When you’re in the midst of divorce proceedings as a parent, managing custody arrangements with the ex-partner is probably going to be one of your primary concerns. In general, custody arrangements can be divided into two types: legal and physical.
In this article, we’ll discuss in depth the main difference between legal custody and physical custody.
What is Legal Custody?
Legal custody is a term that refers to a custody arrangement where you have the right to make important decisions regarding your children, such as choosing where they go to school, determining the medical treatment that they can receive, and even what after-school activities they can join.
Types of Legal Custody
There are two types of legal custody: sole and joint. As you can probably guess, in sole legal custody, only one parent has the right to make decisions on the child’s behalf. In joint legal custody arrangements, both parents have equal rights to do so, and when disagreements occur a resolution that both parties can agree on needs to be reached.
In most divorce cases, both parents receive joint legal custody. However, there are circumstances where a judge may choose to award legal custody only to one party, such as those involving abuse and neglect.
It is also possible for one party to petition for sole legal custody following a judge’s ruling for joint legal custody if the parent believes it is in the best interest of the child to do so.
What is Physical Custody?
Physical custody refers to a custody arrangement where the parent has the right to live with and take care of the children on a regular basis.
Types of Physical Custody
Just like legal custody, there are two types of physical custody, commonly referred to as sole/primary or joint physical custody. In sole physical custody, the child would live in one parent’s household the majority of the time—or even all of it. Oftentimes, the other parent would get visitation rights where they get to spend time with their children according to a schedule that has been agreed upon by a court’s ruling.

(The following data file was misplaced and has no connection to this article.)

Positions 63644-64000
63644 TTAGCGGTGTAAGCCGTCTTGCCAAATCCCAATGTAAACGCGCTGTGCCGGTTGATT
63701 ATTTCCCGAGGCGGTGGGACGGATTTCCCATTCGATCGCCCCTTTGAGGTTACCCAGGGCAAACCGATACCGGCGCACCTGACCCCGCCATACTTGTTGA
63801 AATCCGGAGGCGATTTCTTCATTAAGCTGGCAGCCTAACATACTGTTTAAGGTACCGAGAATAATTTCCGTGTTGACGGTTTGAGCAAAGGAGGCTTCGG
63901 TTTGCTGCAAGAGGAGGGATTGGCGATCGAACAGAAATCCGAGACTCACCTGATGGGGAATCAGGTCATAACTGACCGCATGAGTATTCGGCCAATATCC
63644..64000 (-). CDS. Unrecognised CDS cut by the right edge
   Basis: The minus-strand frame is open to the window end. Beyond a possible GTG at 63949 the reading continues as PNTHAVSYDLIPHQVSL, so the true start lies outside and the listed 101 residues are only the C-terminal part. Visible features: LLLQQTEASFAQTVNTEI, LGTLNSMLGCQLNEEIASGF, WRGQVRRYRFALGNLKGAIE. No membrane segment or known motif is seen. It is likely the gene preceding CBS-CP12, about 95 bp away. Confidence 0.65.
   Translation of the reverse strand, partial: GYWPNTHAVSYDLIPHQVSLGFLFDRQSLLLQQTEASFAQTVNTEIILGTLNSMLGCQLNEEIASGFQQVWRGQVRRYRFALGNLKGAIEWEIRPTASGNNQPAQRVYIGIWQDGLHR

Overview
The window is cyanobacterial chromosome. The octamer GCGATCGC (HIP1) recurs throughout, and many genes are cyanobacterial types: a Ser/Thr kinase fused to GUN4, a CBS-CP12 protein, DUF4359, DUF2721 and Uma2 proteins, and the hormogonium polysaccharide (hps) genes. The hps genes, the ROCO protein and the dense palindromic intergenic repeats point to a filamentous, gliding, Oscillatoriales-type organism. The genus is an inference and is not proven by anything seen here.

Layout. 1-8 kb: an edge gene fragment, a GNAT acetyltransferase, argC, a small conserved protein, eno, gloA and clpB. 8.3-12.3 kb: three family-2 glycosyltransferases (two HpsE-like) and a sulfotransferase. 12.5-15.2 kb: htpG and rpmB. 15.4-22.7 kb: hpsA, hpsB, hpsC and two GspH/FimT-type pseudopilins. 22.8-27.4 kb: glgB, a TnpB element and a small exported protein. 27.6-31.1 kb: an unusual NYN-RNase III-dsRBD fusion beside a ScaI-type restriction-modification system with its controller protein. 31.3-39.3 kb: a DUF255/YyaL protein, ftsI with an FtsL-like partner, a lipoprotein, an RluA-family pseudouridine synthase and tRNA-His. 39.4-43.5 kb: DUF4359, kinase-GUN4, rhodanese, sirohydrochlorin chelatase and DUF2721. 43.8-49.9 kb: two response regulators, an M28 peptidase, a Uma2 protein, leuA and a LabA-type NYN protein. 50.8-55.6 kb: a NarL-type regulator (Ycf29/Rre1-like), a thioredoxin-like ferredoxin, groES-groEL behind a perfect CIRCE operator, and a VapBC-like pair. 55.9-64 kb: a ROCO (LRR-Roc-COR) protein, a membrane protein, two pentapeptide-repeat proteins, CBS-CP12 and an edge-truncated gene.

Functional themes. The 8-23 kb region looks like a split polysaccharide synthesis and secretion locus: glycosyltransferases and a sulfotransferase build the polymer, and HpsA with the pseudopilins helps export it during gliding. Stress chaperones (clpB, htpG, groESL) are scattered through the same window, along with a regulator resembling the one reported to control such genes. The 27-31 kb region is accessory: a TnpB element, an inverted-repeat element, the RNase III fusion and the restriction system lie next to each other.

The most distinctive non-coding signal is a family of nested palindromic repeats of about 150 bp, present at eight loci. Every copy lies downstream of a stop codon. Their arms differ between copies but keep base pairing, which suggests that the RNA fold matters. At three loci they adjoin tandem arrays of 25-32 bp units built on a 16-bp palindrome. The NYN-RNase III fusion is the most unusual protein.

In joint physical custody, both parents have the right to have their children live in their homes; but how that arrangement works in practice depends a lot on the relationship between the parents post-divorce. As with legal custody, a judge will typically award joint physical custody rights by default unless one party requests otherwise.
The Difference Between Legal and Physical Custody
As you can see from the explanation provided above, there are several differences between legal and physical custody.
For one, having legal custody does not necessarily mean you have physical custody of your children. However, vice-versa does not apply in the majority of these situations—the parent who has physical custody of their child usually has legal custody over them.
Joint physical custody requires more time commitment from both parents, and may not suit all situations, especially if the divorce was not amicable.
There’s no one-size-fits-all solution when it comes to managing custody arrangements. You and the other parent would need to discuss this in depth to come to an agreement that is best for your children.
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